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Discussion at Document 4: International Human Rights Documentary Film Festival following a screening of 'Moment of Fury' by Morvary Samaré, with Yassamine Mather and Morvary Samaré.
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'Moment of Fury', Morvary Samaré
Sweden • 2005–2006 • 10mins
Iran: after the revolution of 1979 when Ayatollah Khomeini came to power, there was an impetus to question and, in some cases, re-orient social values. This is the case in most revolutions. Eventually the dust settles; a nation works out where its concensus lies. But twenty-five years later, where does Iran stand on the question of human rights? In 1999 Ahmad Batedi, a young student, participated in a demonstration for freedom of speech and, in a moment of fury, raised a bloody t-shirt from the ground. Because of this act, he was imprisoned indefinitely. This film was inspired by him and his action on that day.

Yassamine Mather:
The victims of the conflict between US-UK imperialism and Iran’s reactionary clerical regime are ordinary Iranians, says Yassamine Mather, a member of the editorial team of Critique, Journal of Socialist Theory; Centre For the Study of Socialist Theory and Movements, Glasgow University.

Also see:
'Political Islam’s Relation to Capital and Class' by Ardeshir Mehrdad and Yassamine Mather
'Crisis of Islamic Fundamentalism in Iran' by Yassamine Mather

Discussion at Document 4: International Human Rights Documentary Film Festival following a screening of 'White Gold – The True Cost of Cotton', with Craig Murray, Britain’s outspoken Ambassador to the Central Asian Republic of Uzbekistan 2002–04: a prominent critic of Western policy in the region.
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'White Gold – The True Cost of Cotton'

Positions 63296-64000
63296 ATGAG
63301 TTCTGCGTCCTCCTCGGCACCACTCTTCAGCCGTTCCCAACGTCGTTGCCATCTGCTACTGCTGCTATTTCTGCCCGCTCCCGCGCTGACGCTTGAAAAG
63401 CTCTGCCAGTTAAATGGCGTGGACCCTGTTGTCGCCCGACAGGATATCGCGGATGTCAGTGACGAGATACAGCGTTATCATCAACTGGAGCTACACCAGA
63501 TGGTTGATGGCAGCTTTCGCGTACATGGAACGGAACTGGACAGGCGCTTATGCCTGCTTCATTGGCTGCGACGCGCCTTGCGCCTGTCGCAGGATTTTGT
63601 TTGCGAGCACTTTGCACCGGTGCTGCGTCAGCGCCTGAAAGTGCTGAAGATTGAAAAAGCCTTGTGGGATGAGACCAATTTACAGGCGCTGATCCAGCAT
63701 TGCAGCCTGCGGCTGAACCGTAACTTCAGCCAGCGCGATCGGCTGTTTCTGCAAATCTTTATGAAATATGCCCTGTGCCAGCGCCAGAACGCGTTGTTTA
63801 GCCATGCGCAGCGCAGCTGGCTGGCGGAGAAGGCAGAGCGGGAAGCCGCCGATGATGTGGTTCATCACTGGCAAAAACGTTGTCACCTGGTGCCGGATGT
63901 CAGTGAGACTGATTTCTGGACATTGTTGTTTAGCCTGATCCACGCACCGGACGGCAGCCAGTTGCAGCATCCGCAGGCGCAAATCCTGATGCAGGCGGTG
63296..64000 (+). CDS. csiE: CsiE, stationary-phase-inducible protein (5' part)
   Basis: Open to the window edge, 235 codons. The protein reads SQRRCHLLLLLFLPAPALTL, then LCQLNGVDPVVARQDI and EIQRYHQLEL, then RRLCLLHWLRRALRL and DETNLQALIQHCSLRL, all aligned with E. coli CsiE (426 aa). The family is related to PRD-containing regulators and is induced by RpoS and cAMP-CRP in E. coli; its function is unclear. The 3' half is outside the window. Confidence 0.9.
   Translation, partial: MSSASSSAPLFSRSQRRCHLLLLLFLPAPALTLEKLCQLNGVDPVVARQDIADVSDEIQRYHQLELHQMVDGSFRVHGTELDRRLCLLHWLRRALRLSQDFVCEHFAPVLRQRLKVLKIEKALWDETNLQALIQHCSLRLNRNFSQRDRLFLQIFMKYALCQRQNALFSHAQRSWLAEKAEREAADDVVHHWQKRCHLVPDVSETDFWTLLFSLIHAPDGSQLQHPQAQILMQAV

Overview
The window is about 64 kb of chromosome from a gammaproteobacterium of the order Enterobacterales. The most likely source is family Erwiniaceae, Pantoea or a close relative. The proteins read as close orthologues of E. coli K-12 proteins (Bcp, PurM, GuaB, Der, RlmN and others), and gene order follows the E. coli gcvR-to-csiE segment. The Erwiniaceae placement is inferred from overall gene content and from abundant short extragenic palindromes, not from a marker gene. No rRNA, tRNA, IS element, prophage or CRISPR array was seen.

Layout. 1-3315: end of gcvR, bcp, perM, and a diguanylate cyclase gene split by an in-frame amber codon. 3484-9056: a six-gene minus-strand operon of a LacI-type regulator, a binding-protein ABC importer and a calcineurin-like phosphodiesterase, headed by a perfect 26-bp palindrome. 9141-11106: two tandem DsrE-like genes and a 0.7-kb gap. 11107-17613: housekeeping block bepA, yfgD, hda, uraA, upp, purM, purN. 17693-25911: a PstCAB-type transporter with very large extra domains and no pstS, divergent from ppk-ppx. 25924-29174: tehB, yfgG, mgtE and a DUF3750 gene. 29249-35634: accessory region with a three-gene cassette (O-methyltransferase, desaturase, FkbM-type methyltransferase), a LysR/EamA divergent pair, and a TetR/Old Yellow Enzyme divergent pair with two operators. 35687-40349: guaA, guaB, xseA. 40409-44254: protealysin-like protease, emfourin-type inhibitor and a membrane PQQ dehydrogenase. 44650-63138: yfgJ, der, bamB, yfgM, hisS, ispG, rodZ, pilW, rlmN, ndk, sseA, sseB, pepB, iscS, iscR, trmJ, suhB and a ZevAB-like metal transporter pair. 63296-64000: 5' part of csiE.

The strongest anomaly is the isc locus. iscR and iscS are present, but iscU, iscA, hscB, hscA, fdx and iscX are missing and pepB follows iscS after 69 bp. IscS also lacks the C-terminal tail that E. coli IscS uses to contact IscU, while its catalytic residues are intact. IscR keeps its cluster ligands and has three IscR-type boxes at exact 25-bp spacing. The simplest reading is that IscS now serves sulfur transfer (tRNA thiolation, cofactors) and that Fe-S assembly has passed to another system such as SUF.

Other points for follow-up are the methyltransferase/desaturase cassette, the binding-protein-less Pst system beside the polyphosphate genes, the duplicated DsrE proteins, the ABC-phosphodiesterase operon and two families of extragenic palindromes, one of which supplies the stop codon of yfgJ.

Sam Cole • 2005 • 8 mins
White Gold - The True Cost of Cotton, reveals the extent of the enviromental damage and human right’s abuses caused by the cotton industry of Central Asia, mainly to supply European demand. The draining of the Aral Sea and the extensive use of child labour are directly linked with Uzbekistan’s billion dollar cotton production.

Document 3 : International Human Rights Documentary Film Festival inaugural public talk, in collaboration with Glasgow School of Art, by Robert Fisk on his new book 'The Great War for Civilisation : The Conquest of the Middle East'.
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Rarely have first hand reporting and history been so powerfully combined than in Robert Fisk’s epic story of tragedy and betrayal in the Middle East. As his narrative of bloodshed and cruelty unfolds in Iraq, Afghanistan, Algeria, Iran, Palestine and other battlefields, the carnage of September 11th, 2001, and the overthrow of Saddam Hussein’s brutal regime take on a new and frightening meaning.

Fisk, who has met Osama bin Laden three times, has been on the battlefront of the Middle East’s conflict for 28 years and his devastating accounts of human suffering are now read around the world.

In the tradition of all foreign correspondents, his eyewitness testimony of the horrors of modern warfare – in the tradition of the great reporters of the Second World War – is laced with both suspicion and anger. This is no chronology of Middle East history but a passionate outcry against the lies and deceit that have sent soldiers to their deaths and killed tens of thousands of men and women – Arab, Christian, and Jew – over the past century.

It is also a chronicle of journalists at war, of the rage, humour and frustration of the correspondents who spend their lives reporting the first draft of history, of their occasional courage – and sometimes their deaths.

It is also a deeply personal memoir which moves from Fisk’s own presence on the front line in the Iran-Iraq war in the 1980s to the experience of his father, 2nd Lt Bill Fisk, in the trenches of the Somme in 1918. In the months that followed the First World War, the victors drew the borders of Northern Ireland, Yugoslavia and much of the Middle East; Robert Fisk has spent his entire career watching people within these borders die.

The Great War for Civilisation – the legend on the back of his father’s 1914-1918 campaign medal – is a masterpiece of adventure and tragedy, softened with both humour and compassion. It is the story of the violent world that is shaping our lives – and our future.


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